So, I told you guys that there were 3 PARP inhibitors. There’s olaparib, which is approved under accelerated approval. SOLO-2 trial, which is a maintenance trial, has been announced to be positive; we haven’t seen the data. We talked about rucaparib, which also is a phase II, and it’s submitted for accelerated approval—PDUFA date is February 23rd. But this idea of maintenance, which is EMA-approved in Europe for olaparib, is something we really like. And in niraparib now, the third PARP inhibitor, we finally have a phase III maintenance trial that’s positive and published in the New England Journal of Medicine. Tell us about it; it’s called NOVA.

Angeles Alvarez Secord, MD: That’s right, it’s the NOVA trial. It was over 500 patients, and they really were evaluating patients who had platinum-sensitive disease that were treated with chemotherapy, at least 4 cycles, and had either a complete response or a partial response. So, it’s truly a maintenance trial, as you discussed. They evaluated them in 2 cohorts: patients who had a germline mutation in BRCA and patients who had a nongermline mutation in BRCA. But then they had the test, the myChoice HRD test.

Bradley J. Monk, MD: By Myriad.

Angeles Alvarez Secord, MD: And so, then they evaluated these 3 different groups—and actually, they drill down even more, but in the manuscript, it’s basically these 3 different groups—and across the board, the maintenance niraparib approach resulted in improved progression-free survival in all 3 groups. The numbers there are pretty impressive. It was 22 months in the group that was treated with niraparib versus about 5 months in those who got placebo.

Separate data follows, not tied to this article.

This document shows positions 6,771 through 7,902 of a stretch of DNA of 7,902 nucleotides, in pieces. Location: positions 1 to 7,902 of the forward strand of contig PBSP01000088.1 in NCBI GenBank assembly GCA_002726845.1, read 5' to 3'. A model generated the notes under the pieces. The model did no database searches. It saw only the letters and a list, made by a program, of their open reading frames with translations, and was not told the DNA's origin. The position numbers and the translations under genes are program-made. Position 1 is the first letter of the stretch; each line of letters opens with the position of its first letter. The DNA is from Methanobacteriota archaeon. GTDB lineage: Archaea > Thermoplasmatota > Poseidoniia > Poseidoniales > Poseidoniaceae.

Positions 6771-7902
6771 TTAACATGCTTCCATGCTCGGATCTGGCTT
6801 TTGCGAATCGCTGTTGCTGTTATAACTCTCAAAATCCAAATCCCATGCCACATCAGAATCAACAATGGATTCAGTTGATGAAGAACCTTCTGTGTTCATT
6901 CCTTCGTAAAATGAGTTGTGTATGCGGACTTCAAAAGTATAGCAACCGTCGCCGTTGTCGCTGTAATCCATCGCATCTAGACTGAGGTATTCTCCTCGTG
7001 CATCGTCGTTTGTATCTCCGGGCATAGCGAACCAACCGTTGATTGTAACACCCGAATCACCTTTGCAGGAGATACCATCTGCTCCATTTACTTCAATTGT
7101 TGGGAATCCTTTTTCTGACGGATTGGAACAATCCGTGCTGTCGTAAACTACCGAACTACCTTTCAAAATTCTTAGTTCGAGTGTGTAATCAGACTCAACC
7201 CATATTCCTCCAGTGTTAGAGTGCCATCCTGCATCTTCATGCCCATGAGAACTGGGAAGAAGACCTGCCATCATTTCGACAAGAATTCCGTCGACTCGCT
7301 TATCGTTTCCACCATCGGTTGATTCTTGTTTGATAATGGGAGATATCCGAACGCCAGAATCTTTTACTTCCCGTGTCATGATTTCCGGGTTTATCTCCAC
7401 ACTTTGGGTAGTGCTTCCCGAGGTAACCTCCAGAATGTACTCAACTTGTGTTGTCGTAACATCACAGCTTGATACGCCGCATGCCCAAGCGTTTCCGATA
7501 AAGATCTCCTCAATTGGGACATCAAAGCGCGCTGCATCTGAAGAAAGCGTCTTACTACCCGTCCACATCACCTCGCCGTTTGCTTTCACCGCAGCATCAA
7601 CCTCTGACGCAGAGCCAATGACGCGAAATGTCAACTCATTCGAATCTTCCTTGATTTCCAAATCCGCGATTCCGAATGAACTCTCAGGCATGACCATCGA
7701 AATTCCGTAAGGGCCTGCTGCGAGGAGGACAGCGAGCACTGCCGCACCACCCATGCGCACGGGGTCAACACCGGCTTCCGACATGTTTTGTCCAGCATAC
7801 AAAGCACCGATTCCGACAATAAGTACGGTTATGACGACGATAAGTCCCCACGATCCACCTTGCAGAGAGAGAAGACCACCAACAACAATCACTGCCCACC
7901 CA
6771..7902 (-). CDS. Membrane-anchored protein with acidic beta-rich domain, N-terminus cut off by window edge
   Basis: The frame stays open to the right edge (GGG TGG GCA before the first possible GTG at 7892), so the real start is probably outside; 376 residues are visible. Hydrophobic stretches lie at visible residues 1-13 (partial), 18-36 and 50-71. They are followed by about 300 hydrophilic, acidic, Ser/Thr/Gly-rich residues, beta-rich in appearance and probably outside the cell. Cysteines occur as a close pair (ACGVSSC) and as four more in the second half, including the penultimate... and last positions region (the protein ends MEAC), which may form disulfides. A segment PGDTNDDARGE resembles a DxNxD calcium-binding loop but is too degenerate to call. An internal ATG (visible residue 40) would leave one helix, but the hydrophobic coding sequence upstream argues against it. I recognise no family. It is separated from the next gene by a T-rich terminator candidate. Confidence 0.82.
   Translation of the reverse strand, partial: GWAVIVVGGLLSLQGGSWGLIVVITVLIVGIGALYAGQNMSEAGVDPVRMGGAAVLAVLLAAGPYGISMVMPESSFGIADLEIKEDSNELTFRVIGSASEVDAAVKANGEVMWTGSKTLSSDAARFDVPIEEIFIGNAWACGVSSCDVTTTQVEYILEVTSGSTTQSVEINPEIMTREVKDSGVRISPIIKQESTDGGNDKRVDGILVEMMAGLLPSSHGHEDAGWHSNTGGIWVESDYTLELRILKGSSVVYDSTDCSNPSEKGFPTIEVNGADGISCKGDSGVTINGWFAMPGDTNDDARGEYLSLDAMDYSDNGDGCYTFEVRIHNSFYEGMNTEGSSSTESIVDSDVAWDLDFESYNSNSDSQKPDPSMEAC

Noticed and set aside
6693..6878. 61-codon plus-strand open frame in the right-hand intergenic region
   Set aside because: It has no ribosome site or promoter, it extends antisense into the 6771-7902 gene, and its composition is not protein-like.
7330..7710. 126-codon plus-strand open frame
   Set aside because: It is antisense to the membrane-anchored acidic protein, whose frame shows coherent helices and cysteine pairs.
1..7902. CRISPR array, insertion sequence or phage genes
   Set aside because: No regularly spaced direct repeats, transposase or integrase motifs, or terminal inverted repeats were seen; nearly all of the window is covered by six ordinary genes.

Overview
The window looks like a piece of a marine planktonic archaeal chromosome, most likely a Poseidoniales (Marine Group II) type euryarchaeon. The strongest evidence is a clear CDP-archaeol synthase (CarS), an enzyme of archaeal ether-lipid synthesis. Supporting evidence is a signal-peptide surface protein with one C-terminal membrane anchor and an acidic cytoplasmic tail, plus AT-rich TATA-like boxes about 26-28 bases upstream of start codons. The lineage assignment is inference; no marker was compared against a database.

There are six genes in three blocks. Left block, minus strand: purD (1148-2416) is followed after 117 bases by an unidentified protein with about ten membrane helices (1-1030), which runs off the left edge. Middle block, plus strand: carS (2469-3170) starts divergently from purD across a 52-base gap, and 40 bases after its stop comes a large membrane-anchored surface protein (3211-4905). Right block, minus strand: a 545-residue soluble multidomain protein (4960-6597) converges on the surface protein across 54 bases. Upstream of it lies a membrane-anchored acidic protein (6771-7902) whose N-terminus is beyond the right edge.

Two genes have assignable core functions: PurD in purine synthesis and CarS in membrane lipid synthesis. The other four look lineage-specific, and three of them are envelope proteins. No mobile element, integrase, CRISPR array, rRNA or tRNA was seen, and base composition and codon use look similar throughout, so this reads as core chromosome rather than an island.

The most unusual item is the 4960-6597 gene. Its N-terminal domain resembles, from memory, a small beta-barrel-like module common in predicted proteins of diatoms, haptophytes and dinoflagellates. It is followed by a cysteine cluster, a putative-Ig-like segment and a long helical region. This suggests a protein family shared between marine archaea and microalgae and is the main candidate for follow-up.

Bradley J. Monk, MD: Actually, I’m going to enjoy that. Think of that: 22 months PFS versus 5.

Angeles Alvarez Secord, MD: Well, I know you’re a hazard ratio guy. The hazard ratio was 0.27.

Bradley J. Monk, MD: Oh, that’s not as good as the Study 19 with olaparib, which is 0.18. Does that mean niraparib is not as good a drug? I’m a cross-trial comparison guy.

Angeles Alvarez Secord, MD: I’m not even going to go there. I’m going to move on.

Bradley J. Monk, MD: So, that was a phase II in olaparib, and it’s not fair to compare the maintenance.

Angeles Alvarez Secord, MD: It’s a phase III trial.

Bradley J. Monk, MD: This is a phase III. Thank you.

Angeles Alvarez Secord, MD: I think, regardless, they work. PARP inhibitors work in this setting to prevent disease progression. The next group, they did not have a germline mutation in BRCA, but they had a positive HRD test. And in that group, you had about a 9-month difference in progression-free survival. So, it was 12.9 months for the group that got niraparib and it was 3.8 months for the group that was treated with placebo, and the hazard ratio here was 0.38, so about 60% reduction. Now, let’s look at the last group. The last group was nongermline BRCA mutation, and this group had about a 6-month improvement. It was 9.3 months with the niraparib treatment versus 3.9 months. Hazard ratio there was 0.45. Here we’ve gone from the situation where I was thinking we would be directing more toward precision medicine, personalized care approach, or using biomarkers to determine who’s going to benefit from therapy at all. Now we’re in a situation where it may be everybody benefits, but we can determine who’s going to get the highest magnitude of benefit if they had the biomarker. I want to go back. Can I go back for a second?

Bradley J. Monk, MD: Yes, this is excellent.